Have you ever considered what makes you who you are as an individual? Is it nature or nurture? This debate has gone on for many years. If we think about it deeply enough it is easy to consider and argue both viewpoints.
Recently a large part of who I thought I was as well as the history of half of my family was turned on its ear. Almost everything we thought we knew about ourselves and our origins was discovered to be a fabrication. Somewhere this big lie, that was undoubtedly born of pain, shame, and the hope of assimilation took on a life of it’s own and was passed like a legacy from one ancestor to the next.
I’ll never forget the day that this legacy was passed on to me. I must’ve been six or seven. My father and I were walking, as we usually did, and he proudly told me that we were Native American, a mixture of Shawnee and Cherokee to be exact. How did he know this? His father had died when he was very young so the legacy was passed to my father by his uncles just as they learned it from the generation before them. Rumor had it that long ago a distant relative had ridden with the great Shawnee chief Blue Jacket.
This was an easy story to believe, our skin has a olive hue, the Walton men have dark hair, high foreheads, and larger noses. Aside from these physical characteristics, the story was also something to be proud of for a family that had never amassed any great fortune or fame. It was a legacy that must have provided comfort and continuity to my father and his sister as they were being raised in a succession of horrific foster homes in the 1940’s and 50’s.
It was about ten years ago that the cracks began to spider in this story’s veneer. My brother, newly divorced and having a lot of time on his hands, decided to start researching our family tree. My mother’s side was easy, most came from Eastern Europe. Her grandfather immigrated from Ukraine and arrived on Ellis Island by steamer shortly after the turn of the century. Answers to the origins of my father’s side of the family didn’t reveal their secrets as easily.
My brother tracked down as many living relatives as he could find. He discovered that back in the 1990’s my father’s last living uncle took some notes, written in his own hand, from what he said claimed to have uncovered from courthouse records. These were just bits and pieces mainly. His pages were filled with tales of running moonshine during the Depression and hints of Native American origins but there was nothing truly cohesive about his words. They seemed like the ramblings of a man who realized he didn’t have many days left on this Earth trying desperately to validate a dream.
If there’s one thing bred into us it is diligence. My brother was steadfast and continued on in his research, probing further and further into the past. He joined a few genealogy websites and then the trail became quite interesting. He could find no evidence of Shawnee or Cherokee blood but eventually traced our lineage back to 1621 in Warwickshire, England. William Walton was born that year and this was as far back into history as my brother was able to reach. William resided not far from where Shakespeare had lived, just a few miles to be exact. William produced two sons who eventually sailed to America. But hundred year old lies have deep roots and not too many in the family, especially my father, wanted to believe these findings.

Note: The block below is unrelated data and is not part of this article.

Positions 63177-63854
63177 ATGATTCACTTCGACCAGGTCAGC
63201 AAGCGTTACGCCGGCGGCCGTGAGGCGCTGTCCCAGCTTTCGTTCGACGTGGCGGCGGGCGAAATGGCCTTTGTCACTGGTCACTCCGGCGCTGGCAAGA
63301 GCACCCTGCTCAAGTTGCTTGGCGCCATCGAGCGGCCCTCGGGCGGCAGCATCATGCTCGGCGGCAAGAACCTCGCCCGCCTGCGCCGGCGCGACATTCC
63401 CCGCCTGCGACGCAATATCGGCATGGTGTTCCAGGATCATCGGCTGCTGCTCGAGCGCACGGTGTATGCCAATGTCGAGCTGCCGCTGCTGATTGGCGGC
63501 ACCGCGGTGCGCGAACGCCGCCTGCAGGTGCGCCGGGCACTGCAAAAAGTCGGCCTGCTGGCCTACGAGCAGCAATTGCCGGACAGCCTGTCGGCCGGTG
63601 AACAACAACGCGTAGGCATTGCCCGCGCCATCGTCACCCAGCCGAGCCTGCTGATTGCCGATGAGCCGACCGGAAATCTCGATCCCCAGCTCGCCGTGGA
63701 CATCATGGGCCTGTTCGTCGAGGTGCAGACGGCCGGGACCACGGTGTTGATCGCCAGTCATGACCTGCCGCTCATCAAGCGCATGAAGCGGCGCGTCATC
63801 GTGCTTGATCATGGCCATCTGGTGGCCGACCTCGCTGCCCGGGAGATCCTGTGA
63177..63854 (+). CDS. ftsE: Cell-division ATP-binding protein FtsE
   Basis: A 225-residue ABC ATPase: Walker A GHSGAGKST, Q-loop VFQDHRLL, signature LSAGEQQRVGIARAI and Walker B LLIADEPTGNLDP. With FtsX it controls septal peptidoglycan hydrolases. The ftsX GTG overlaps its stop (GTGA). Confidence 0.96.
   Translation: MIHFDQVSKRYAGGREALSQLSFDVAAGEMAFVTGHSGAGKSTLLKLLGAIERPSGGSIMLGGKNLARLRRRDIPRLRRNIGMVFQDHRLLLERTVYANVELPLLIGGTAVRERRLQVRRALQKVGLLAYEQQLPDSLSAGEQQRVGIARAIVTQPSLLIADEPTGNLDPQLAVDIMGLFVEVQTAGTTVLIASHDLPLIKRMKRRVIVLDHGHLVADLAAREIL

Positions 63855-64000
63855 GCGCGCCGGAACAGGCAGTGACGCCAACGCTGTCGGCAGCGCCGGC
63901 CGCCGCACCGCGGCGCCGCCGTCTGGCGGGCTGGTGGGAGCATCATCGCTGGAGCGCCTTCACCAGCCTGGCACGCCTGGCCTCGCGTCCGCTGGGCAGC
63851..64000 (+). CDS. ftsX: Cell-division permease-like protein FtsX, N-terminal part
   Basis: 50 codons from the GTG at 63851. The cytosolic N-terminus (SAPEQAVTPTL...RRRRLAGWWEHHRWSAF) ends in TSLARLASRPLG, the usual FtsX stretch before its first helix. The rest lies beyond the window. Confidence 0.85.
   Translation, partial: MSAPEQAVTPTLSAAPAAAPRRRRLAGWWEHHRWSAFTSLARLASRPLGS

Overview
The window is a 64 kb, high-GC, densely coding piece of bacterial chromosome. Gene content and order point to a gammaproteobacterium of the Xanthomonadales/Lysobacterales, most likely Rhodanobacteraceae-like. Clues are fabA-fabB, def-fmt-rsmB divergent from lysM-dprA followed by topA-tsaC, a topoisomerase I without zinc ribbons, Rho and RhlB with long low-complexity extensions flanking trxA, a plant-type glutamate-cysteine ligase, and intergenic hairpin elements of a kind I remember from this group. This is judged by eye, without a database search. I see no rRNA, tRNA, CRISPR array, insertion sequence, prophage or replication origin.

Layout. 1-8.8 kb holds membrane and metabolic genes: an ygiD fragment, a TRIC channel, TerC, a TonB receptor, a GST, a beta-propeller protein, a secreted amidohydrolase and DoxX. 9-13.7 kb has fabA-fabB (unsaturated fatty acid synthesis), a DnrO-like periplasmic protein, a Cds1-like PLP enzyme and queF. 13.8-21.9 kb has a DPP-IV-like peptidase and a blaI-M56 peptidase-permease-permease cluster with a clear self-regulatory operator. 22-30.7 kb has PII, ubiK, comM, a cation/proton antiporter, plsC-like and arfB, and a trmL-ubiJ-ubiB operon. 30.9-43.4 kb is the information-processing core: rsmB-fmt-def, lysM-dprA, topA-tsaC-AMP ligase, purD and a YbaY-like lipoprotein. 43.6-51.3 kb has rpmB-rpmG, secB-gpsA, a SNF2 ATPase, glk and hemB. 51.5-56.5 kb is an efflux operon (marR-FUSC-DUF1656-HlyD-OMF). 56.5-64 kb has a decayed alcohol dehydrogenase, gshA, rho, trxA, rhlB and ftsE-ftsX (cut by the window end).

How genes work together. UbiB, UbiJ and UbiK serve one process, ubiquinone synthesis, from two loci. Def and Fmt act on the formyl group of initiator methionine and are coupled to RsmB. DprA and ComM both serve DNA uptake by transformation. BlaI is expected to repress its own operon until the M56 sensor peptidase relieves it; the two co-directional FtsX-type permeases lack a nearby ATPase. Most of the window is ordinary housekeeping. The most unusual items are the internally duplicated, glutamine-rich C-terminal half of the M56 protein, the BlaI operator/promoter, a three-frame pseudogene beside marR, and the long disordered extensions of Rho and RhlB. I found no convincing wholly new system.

Fast forward a few years. I decided to take a DNA test with the genetic testing company 23andMe. I spit in a vial, mailed it off, and then had to wait a painstaking four or five weeks for the results of the test. My family was on the edge of their seats the whole time. My father somehow knew this would validate his long held beliefs. Finally the email from 23andMe arrived announcing the DNA findings were complete. I clicked on the link contained in the email, logged into the website, and found my way to the results for my paternal line.
The findings of this test changed my family forever. We discovered that my father’s DNA, my paternal haplogroup, originated in Northern Africa thousands of years ago. There were zero Asian markers, which means we have not a drop of Native American blood. Science revealed my paternal haplogroup was J2, which is Ashkenazi Jew. This was the furthest thing from what we expected. My brother and I, once over the initial shock, embraced this newfound knowledge. The older generations aren’t having as easy of a time coming to terms with the truth.
What makes us who we are? Is it nature or nurture? In my mind it’s a little of both and a whole lot of a third, less tangible, element. As humans we have a great and unique freedom. I believe what is written in our genes or the environment in which we are raised are just two small slices of a very large pie. The third and largest piece represents our inner thoughts and beliefs. It may sound overly simplistic but I believe we are who we think we are. From the cradle to the grave it’s mainly our own thoughts and beliefs that ultimately define us. So I ask you, just who do you think you are?
~Eric Vance Walton~